The many costs of the “tampon tax”

Sanitary products are essential items for people with periods. But in many countries they are treated—and taxed—as luxuries, disadvantaging those who depend on them.

What do theatre tickets, books, sanitary products, cut flowers and pet food have in common? They are all items that, from January 2020, have been classed as “necessary for everyday life” in Germany. Sanitary products are the most recent addition to that list. Up until now, pads, tampons and other menstrual items were treated as “luxury products” and taxed at the highest possible rate (19%). It wasn’t until November 2019 that the German Bundestag passed a law lowering their tax to 7%, the rate reserved for “essentials”. Scotland followed suit in February, by making sanitary products available to all for no charge.

Women’s health activists are celebrating the news. They have long been fighting against the higher tax, which they view as fiscal discrimination against women - because they have no choice but to buy products for their periods each month. Those elsewhere aren’t so lucky. Since 2007, the European Union has allowed countries to reduce Value Added Tax (VAT) on menstrual products to a minimum of 5%.

In many European countries, though, the rate is much higher. The worst offenders include Hungary (27%), Denmark (25%), Croatia (25%) and Finland (24%). The only European country to levy no tax on sanitary goods is Ireland, as its rate was in place before the relevant EU legislation.


The tax on sanitary products has long been considered as fiscal discrimination against women. Photo: lucia on Unsplash. 

The problem of “period poverty”

Outside of Europe, several countries have scrapped the so-called “tampon tax” on menstrual products, including Kenya, Canada, Colombia and India. In Australia, the 10% tax on sanitary products was finally removed this year, after nearly two decades of campaigning.

Most countries who have removed or reduced their taxes have done so due to increased public awareness—and outrage—about the negative consequences of menstrual products being treated as expensive luxuries. The United Nations, which recognises menstrual hygiene as a “global public health and human-rights issue”, describes “period poverty” as “the struggle many low-income women and girls face while trying to afford menstrual products”. It can affect women, as well as transgender and non-binary people who menstruate, in both developing countries and wealthy ones.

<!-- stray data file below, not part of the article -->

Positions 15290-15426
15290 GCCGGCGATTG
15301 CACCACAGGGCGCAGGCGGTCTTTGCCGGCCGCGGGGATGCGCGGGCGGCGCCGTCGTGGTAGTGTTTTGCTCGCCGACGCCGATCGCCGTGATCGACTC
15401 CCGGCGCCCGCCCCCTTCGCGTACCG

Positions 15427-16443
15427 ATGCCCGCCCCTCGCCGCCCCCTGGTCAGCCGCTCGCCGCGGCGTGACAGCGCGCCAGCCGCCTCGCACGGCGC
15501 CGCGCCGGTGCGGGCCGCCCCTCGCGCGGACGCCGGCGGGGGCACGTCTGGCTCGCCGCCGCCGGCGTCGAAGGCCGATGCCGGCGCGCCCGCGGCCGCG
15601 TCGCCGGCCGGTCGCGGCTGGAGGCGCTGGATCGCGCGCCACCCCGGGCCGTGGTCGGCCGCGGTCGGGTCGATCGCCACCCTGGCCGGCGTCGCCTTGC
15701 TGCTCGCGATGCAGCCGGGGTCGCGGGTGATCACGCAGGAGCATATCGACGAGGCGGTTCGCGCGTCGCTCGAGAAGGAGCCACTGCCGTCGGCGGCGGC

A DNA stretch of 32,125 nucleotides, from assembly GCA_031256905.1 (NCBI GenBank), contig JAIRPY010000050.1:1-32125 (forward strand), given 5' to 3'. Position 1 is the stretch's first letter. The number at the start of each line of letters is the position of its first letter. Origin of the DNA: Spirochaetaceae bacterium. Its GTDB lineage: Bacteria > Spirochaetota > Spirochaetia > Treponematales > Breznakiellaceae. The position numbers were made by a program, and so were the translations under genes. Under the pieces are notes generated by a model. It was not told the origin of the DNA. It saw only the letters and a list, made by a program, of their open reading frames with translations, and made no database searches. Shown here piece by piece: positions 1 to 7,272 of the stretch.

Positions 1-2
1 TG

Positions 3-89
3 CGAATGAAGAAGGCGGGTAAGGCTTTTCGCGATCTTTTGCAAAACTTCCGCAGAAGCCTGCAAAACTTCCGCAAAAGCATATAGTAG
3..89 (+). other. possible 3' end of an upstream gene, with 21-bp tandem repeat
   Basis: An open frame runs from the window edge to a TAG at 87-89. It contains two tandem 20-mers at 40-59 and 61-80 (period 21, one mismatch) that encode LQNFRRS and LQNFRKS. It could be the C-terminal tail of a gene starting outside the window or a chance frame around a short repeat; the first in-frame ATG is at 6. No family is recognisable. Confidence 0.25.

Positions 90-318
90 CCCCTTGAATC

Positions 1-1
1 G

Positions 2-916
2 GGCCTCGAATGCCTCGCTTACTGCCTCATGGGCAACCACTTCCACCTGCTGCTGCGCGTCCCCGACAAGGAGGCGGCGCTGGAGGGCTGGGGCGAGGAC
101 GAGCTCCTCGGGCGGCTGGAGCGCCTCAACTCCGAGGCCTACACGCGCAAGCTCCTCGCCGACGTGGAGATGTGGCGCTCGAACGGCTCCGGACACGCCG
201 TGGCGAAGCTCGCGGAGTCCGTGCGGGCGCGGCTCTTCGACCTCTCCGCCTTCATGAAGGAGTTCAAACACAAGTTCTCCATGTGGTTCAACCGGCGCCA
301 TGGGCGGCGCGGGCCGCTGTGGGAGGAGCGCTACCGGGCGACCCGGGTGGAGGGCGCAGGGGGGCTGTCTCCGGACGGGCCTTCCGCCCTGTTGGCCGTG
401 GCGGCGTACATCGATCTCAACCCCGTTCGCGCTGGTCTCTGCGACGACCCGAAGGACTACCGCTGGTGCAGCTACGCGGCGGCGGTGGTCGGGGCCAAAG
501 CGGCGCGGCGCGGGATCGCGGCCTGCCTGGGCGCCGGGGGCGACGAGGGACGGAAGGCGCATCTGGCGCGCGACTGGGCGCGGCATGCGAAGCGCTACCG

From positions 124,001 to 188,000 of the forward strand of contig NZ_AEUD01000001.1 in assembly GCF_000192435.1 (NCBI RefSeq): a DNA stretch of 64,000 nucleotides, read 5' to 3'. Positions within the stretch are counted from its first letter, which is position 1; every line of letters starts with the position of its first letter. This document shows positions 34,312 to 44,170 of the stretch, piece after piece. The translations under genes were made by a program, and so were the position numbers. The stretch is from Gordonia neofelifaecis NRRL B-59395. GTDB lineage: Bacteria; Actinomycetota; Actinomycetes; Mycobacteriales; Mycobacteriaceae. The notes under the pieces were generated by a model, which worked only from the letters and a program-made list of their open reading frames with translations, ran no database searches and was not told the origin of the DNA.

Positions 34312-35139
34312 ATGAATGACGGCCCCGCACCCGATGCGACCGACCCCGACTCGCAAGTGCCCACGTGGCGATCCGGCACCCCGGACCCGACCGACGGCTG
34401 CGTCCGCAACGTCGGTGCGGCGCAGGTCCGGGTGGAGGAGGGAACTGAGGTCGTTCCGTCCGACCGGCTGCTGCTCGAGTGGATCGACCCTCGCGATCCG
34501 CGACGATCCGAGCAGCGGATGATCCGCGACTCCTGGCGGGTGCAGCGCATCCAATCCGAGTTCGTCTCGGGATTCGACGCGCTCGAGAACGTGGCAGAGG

An inability to afford menstrual products can prevent women and girls from attending school or work, which can be disastrous for their education and earning potential. In the United Kingdom, where, it should be noted, the tax on menstrual products is comparatively low, at 5%, the average cost of a period over a year is £500 (€586). One in ten British girls have been unable to afford sanitary products, according to Plan International UK, an NGO.

In Uganda, 28% of girls don’t go to school when they have their period, meaning they miss 20% of their education each year. According to Rachel Grocott, who works for Bloody Good Period, a UK charity working to end period poverty, the high cost of menstrual products is a function of the patriarchy. “People who menstruate are not typically in the powerful positions to make decisions. So they aren’t taken into consideration when policies are made,” she says.


In many countries, an inability to afford menstrual products can prevent women and girls from attending school or work. Photo by Megan Escobosa Photography on Unsplash.

The other “tampon tax”

Menstrual products can impose other costs, too. Most products contain plastics and other non-biodegradable materials. Ann Borowski, who researched the ecological impact of menstrual products, found that, in a lifetime, a woman is “likely to use between 12,000 and 15,000 pads, tampons and panty liners, which is a considerable burden on landfills and the environment”.

There are alternatives. As environmental awareness grows, some women are gravitating towards reusable products such as menstrual cups or washable period underwear. Borowski’s research in the United States found that “most women want a product that is cost-effective and creates less waste” and suggests that more should be done to make such products available and well known.

Grocott agrees that sustainable period products are a good goal to pursue. However, she notes that environmental concerns shouldn’t distract from the existing problems caused by period poverty, and nor should the onus of making good environmental choices be left up to the individual consumer. “It runs the risk of becoming another stick to beat women,” she says. Reusable and insertable products are not suitable for many of the women Bloody Good Period works with—which includes refugees and the homeless—due to religion, lack of clean facilities and trauma.


Text: Rachel Proby


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